energizing the transfer switch to effect transfer of the load from the transferor source of power to the transferee source of power when the phase difference between the transferor source of power and the transferee source of power is of a value in a second range of values, if the frequency of the transferee source of power is less than the frequency of the transferor source of power.
2. A method according to claim 1 wherein the load is inductive, and the first range includes phase differences of from -70 degrees to -50 degrees, and the second range includes phase differences of from -10 degrees to +10 degrees.
3. A method according to claim 2 wherein the load includes a motor.
4. A method according to claim 2 wherein the value of the phase difference between the transferor source of power and the transferee source of power at which the transfer switch is energized is -60 degrees when the frequency of the transferee source of power is greater than the frequency of the transferor source of power, and
the phase difference between the transferor source of power and the transferee source of power at which the transfer switch is energized is 0 degrees when the frequency of the transferee source of power is less than the frequency of the transferor source of power.
5. A method of minimizing surge current from a transferee source of A.C. power to a motor load upon transfer thereto from a transferor source of A.C. power by a transfer switch comprising,
monitoring the frequency of the transferor source of power,
monitoring the phase of the transferor source of power,
monitoring the frequency of the transferee source of power,
monitoring the phase of the transferee source of power,
comparing the frequency of the transferor source of power with the frequency of the transferee source of power,
determining the phase difference between the transferor source of power and the transferee source of power, and
if the frequency of the transferee source of power is greater than the frequency of the transferor source of power, energizing the transfer switch to effect transfer of the load from the transferor source of power to the transferee source of power when the phase of the transferor source of power is lagging the phase of the transferee source of power by sixty degrees, and
if the frequency of the transferee source of power is less than the frequency of the transferor source of power, energizing the transfer switch to effect transfer of the load from the transferor source of power to the transferee source of power when the transferor source of power and transferee source of power are in phase.
6. A method according to claim 1 further comprising determining an advance angle for commencing actuation of the transfer switch before said time, said advance angle being a function of the time from commencement of said actuation of the transfer switch until disconnection of the load from the transferor source of power.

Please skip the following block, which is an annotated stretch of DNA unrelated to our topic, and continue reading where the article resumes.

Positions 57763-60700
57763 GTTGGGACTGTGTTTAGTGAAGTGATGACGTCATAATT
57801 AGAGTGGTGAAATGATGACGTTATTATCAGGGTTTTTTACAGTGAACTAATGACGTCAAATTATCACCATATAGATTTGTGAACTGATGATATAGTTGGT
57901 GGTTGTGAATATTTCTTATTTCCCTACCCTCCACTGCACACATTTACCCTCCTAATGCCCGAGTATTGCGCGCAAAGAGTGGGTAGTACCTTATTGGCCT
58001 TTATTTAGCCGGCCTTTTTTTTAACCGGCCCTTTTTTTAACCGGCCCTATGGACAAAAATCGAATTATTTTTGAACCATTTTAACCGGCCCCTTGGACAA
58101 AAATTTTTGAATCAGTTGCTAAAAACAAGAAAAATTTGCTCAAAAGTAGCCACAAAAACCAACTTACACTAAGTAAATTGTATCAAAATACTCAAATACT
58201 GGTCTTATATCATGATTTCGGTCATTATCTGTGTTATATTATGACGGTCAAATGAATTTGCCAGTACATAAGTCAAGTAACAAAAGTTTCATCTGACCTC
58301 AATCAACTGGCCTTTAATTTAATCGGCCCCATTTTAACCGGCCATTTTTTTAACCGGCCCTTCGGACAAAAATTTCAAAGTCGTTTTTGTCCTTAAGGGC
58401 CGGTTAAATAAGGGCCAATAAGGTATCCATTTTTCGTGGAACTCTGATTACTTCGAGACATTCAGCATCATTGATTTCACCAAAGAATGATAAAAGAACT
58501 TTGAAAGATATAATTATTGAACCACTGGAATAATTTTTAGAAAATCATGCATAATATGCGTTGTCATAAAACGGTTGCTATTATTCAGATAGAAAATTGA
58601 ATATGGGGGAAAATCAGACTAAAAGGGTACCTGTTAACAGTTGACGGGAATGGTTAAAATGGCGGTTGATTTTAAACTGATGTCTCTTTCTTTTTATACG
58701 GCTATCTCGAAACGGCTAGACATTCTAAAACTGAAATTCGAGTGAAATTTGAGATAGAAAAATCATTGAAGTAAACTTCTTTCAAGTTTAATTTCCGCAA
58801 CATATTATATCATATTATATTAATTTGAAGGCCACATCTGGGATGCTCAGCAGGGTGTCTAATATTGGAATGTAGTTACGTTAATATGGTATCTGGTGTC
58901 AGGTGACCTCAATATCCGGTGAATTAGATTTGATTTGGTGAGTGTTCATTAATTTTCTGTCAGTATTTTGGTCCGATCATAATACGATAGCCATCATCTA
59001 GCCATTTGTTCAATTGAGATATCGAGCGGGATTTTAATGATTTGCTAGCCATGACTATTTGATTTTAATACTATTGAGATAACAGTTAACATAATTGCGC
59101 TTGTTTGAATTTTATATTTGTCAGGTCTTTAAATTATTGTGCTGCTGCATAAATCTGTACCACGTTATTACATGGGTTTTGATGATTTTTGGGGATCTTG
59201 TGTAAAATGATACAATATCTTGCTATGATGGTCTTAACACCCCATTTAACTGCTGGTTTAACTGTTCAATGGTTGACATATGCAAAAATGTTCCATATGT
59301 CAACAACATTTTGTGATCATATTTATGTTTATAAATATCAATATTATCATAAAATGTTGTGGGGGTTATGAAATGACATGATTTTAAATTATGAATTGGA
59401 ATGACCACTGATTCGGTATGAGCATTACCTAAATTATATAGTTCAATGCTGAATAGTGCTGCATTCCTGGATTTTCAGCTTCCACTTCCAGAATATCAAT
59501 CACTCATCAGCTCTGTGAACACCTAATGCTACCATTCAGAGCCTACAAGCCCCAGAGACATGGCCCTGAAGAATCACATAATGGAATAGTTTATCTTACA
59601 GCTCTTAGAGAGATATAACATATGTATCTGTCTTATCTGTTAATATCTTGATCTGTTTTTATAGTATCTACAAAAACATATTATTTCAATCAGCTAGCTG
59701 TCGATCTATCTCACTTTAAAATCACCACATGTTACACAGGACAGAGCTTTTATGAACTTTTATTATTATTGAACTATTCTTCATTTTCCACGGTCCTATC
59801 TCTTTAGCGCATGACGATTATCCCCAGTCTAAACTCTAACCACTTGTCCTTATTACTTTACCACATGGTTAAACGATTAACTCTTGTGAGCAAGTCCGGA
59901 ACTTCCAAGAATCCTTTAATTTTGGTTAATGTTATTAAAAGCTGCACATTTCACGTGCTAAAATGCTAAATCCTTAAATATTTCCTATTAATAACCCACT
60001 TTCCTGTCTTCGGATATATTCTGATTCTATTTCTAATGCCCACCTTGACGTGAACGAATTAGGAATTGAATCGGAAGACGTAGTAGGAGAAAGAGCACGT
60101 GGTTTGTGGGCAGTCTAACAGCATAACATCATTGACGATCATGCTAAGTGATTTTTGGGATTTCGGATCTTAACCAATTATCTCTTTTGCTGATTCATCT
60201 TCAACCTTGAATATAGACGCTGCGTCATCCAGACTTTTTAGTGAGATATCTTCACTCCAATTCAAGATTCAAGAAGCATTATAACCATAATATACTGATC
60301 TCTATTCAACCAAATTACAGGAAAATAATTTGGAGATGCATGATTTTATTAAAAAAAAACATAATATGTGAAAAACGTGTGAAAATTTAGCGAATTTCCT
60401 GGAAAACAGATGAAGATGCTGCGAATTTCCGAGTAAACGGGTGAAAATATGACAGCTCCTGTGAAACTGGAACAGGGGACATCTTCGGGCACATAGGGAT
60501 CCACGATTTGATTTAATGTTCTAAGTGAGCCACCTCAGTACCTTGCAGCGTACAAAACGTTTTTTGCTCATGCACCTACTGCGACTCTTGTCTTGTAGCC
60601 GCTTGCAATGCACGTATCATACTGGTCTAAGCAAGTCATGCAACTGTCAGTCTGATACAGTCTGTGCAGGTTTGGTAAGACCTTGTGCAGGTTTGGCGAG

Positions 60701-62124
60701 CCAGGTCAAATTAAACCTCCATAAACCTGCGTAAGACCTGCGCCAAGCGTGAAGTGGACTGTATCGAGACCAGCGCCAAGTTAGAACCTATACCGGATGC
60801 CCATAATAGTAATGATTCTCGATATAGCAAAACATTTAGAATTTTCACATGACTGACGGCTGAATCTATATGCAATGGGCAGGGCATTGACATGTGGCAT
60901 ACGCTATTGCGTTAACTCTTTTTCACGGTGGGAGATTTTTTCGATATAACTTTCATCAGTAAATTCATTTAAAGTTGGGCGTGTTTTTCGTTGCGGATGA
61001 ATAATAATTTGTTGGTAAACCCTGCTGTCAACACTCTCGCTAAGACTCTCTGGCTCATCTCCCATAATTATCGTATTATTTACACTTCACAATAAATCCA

7. A method according to claim 6 wherein the advance angle is determined from the relationship
A=0.36(ΔF)(t)
where
ΔF=Frequency Difference (Hz) between the transferor source voltage and transferee source voltage, and
t=time from commencement of actuation of the transfer switch until disconnection of the load from the transferor source of power (ms).
8. Apparatus for transferring a load from a transferor source of A.C. power to a transferee source of A.C. power while limiting surge current from the transferee source of A.C. power to the load comprising,
transfer switch means having an armature, a transferor contact operatively connected to said transferor source of power, a transferee contact operatively connected to said transferee source of power, load contact means operatively connected to said load, and actuating means for moving said armature from a transferor position in engagement with said transferor contact to a transferee position in engagement with said transferee contact for connecting said load to said transferor source and to said transferee source, respectively,
transferor frequency monitoring means operatively connected to the transferor source of power for monitoring the frequency of the transferor source of power,
transferor phase monitoring means operatively connected to the transferor source of power for monitoring the phase of the transferor source of power,
transferee frequency monitoring means operatively connected to the transferee source of power for monitoring the frequency of the transferee source of power,
transferee phase monitoring means operatively connected to the transferee source of power for monitoring the phase of the transferee source of power,
frequency comparator means operatively connected to the transferor frequency monitoring means and transferee frequency monitoring means for comparing the frequency of the transferor source of power with the frequency of the transferee source of power, and
phase comparator means operatively connected to the transferor phase monitoring means and transferee phase monitoring means for determining the phase difference between the transferor source of power and the transferee source of power,
said actuating means being responsive to said frequency comparator means and phase comparator means for effecting transfer of the load from the transferor source of power to the transferee source of power when the phase difference between the transferor source of power and the transferee source of power is of a value in a first range of values, if the frequency of the transferee source of power is greater than the frequency of the transferor source of power, and